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Frankfurt is favourite for Brexit jobs while Dublin comes a distant second


Traders work at their desks in front of the German share price index, DAX board, at the stock exchange in Frankfurt. Photo: Reuters

Traders work at their desks in front of the German share price index, DAX board, at the stock exchange in Frankfurt. Photo: Reuters

Traders work at their desks in front of the German share price index, DAX board, at the stock exchange in Frankfurt. Photo: Reuters

A survey published by Ernst & Young last Monday suggests Frankfurt will see the biggest influx of employers from the City of London following the UK's decision to vote in favour of leaving the European Union.

More than 70pc of the survey's respondents favoured the German city over Dublin, Paris and Amsterdam, all three of which have been mooted as potential hosts for the 100,000 financial services jobs which it is estimated could be lost by the UK because of Brexit.

After Frankfurt, Dublin emerged as the second choice with 13pc of the EY survey's respondents favouring our capital city. Paris emerged as the third preference of those surveyed, with 6pc of respondents giving the French capital their vote.

EY surveyed 555 German market participants following the UK's referendum, which took place on June 23. About 40pc of respondents said they're still unable to evaluate the impact.

"The German real estate market and the city of Frankfurt will be among the biggest beneficiaries of the Brexit vote," EY wrote in a statement on Monday describing the survey results.

Property investment volumes, prices and rents across Germany will all rise as a result, with Frankfurt emerging as the biggest beneficiary, the statement added.


Commentators here have expressed mixed views in relation to the degree to which Dublin and other major Irish cities stand to benefit from the potential inflow of companies and employment from London and elsewhere in the UK as a result of Brexit,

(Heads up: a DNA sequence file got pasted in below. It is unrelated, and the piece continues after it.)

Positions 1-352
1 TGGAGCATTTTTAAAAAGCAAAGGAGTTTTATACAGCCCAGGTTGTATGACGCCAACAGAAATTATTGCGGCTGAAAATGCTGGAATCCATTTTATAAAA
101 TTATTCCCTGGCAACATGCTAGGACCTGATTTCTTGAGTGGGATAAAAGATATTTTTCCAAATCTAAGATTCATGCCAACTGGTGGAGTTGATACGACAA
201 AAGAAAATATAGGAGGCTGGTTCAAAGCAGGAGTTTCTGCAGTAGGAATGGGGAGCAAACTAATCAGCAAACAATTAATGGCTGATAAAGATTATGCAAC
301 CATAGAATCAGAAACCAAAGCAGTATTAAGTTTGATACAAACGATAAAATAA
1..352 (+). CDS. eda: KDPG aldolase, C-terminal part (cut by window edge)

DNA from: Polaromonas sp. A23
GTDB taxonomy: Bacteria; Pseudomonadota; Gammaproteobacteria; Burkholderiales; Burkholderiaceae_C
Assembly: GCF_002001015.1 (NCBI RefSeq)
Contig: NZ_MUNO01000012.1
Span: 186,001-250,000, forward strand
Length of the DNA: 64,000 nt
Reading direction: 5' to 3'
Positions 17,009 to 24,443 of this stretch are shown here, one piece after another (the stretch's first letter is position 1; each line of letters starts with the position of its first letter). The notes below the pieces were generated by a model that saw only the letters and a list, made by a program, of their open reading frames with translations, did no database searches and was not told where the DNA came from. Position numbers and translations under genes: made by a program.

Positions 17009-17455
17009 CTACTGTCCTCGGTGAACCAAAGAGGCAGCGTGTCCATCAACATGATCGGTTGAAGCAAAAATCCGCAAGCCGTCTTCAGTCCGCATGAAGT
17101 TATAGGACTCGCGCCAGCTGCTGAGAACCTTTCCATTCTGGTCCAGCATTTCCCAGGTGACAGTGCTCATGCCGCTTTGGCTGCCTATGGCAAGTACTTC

In an interview with the Irish Independent last week, Jones Lang LaSalle managing director John Moran summed up that uncertainty, saying there was a danger that potential gains from Brexit could be "overplayed".

In terms of the potential benefits for Frankfurt, however, the Viennese-headquartered real estate company CA Immobilien Anlagen AG believes it will boost the German city's commercial real estate prices, accelerating a trend that has already pushed building values to record highs.

"We've been in a clear upward spiral, and even without Brexit there's a lack of supply on the investment side," Frank Nickel, CA Immo's chief executive officer, said in an interview.

The company is one of Frankfurt's biggest developers, with properties including Tower 185 and the Skyline Plaza mall.

Banks with operations in London are widely anticipated to move at least some of their staff to mainland European cities such as Frankfurt, Dublin, Paris or Amsterdam to counter the risk of losing unfettered access to the single market as the UK prepares to disentangle itself from the EU. As many as 100,000 financial-services jobs could be lost in the UK by 2020 because of Brexit, according to an estimate by PricewaterhouseCoopers LLP.

If those jobs end up in mainland Europe - as firms move functions including securities clearing and derivatives trading to the EU - demand for new office space could reach 1 million square metres (10.8m sq ft), Capital Economics estimates.

Yields for Frankfurt's most desirable offices fell to 4.3pc at the end of 2015, 20 basis points lower than a year earlier, according to data compiled by BNP Paribas Real Estate. Yields, which measure returns from property investment, move in the opposite direction of prices.

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"Investors will pull back from the UK a little bit now and choose options in Continental Europe instead," Nickel said. (Bloomberg)

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